Here’s a nice variation on the “Changing Lives Through Literature” approach to crime and punishment:
The criminal justice system in Ripton, Vt., prescribed poetry, of all things, as punishment — and we hope rehabilitation — for 25 teenagers (townies all) who broke into Frost’s old summer house in the woods last December. They trashed it during a snowy night’s bout of drinking and partying.
Skeptical at first, Mr. Parini, who teaches at nearby Middlebury College, accepted the invitation to teach the wayward teens. He did not pull any iambic punches in class last week.
One lesson was built around “The Road Not Taken,” Frost’s caution on the fateful choices that crop up in the dense woods of life. Harsher still was the choice of “Out, Out,” Frost’s account of a youth’s precious life spilling away in a sawmill accident amid the heedless glories of Vermont.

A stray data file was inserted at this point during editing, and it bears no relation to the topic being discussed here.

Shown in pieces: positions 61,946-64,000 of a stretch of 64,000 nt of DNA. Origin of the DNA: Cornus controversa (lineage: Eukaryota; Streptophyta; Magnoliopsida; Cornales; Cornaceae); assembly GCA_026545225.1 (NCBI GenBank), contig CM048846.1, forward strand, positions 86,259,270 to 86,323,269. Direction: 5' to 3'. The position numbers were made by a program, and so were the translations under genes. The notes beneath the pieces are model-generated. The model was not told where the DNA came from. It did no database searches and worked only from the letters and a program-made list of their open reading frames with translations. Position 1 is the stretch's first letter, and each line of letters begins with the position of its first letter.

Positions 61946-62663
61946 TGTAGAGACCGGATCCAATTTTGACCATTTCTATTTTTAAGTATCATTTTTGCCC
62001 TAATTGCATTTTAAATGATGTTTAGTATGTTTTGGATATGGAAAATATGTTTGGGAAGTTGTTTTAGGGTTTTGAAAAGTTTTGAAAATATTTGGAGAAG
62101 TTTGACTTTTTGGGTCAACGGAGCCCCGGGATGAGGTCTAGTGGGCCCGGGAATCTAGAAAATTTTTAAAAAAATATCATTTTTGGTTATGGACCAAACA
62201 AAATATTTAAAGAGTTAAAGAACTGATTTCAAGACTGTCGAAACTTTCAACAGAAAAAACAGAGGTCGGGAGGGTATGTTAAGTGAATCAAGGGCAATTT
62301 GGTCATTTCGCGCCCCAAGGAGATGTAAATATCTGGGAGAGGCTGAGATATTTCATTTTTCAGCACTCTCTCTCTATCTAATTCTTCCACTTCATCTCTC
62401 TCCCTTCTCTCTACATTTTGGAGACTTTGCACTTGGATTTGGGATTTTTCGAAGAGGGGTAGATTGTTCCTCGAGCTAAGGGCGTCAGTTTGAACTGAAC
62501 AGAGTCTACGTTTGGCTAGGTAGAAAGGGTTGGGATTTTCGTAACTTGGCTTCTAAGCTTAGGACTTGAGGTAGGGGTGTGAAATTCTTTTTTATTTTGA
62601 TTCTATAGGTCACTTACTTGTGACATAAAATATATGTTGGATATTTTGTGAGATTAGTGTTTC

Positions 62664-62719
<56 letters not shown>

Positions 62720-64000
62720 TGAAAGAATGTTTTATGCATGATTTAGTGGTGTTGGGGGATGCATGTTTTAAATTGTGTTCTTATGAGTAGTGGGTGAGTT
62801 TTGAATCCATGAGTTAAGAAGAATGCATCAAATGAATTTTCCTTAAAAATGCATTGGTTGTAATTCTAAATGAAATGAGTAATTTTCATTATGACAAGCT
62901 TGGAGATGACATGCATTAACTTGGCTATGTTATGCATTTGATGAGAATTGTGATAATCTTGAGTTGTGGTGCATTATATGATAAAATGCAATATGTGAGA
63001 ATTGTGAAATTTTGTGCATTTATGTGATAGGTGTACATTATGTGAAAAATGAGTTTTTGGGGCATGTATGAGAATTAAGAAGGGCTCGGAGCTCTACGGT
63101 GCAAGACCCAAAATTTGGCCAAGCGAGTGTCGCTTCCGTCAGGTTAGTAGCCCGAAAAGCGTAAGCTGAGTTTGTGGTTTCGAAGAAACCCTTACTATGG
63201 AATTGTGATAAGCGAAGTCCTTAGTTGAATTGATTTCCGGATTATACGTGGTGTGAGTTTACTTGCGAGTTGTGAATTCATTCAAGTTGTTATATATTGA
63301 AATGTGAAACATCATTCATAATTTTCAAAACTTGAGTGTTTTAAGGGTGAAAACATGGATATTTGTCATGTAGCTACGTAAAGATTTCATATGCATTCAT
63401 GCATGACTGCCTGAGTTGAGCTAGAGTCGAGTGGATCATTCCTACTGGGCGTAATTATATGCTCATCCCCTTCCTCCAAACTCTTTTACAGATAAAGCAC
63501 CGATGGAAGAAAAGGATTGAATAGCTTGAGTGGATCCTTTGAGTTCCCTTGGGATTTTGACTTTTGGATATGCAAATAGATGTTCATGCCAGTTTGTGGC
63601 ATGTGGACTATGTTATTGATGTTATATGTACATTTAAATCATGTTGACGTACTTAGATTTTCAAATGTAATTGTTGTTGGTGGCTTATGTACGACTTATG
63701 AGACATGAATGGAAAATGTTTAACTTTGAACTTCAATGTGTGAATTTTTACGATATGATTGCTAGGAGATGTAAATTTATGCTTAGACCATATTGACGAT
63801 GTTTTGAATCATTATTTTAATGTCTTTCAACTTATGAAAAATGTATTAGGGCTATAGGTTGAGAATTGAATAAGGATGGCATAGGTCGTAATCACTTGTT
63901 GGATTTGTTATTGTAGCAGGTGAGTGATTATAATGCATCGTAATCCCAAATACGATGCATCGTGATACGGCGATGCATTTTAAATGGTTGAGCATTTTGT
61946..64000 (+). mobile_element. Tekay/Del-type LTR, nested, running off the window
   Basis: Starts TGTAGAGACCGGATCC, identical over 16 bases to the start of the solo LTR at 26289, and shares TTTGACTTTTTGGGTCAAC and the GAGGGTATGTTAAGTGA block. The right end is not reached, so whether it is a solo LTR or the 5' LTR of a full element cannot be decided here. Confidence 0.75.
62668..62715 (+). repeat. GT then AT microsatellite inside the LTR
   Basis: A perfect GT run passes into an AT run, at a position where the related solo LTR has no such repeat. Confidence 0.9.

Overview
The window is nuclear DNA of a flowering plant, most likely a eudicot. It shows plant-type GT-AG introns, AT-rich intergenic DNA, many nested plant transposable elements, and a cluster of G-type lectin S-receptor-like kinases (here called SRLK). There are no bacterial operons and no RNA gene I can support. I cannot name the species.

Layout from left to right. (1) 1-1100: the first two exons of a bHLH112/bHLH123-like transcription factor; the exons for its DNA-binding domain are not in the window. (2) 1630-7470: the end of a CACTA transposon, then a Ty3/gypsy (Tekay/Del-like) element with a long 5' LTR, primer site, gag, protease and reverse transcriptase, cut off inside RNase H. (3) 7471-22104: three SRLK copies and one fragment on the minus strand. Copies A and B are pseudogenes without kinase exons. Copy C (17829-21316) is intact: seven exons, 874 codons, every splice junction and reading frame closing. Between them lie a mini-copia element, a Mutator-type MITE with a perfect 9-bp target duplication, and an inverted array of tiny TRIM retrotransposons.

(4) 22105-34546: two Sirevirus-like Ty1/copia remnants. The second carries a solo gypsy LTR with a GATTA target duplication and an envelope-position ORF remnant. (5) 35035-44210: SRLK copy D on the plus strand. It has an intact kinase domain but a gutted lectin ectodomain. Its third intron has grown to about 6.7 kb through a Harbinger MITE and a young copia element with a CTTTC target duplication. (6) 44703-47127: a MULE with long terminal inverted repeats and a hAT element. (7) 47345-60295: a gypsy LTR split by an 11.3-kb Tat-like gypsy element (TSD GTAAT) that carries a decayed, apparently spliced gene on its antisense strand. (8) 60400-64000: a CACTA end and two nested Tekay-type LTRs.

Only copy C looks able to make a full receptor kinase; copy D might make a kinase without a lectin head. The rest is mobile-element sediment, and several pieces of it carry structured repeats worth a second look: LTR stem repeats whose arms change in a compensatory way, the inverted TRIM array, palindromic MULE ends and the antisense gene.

“They seemed shaken to their foundations,” said Mr. Parini, not that surprised. “A wake-up call: don’t waste your life.” (read the rest here)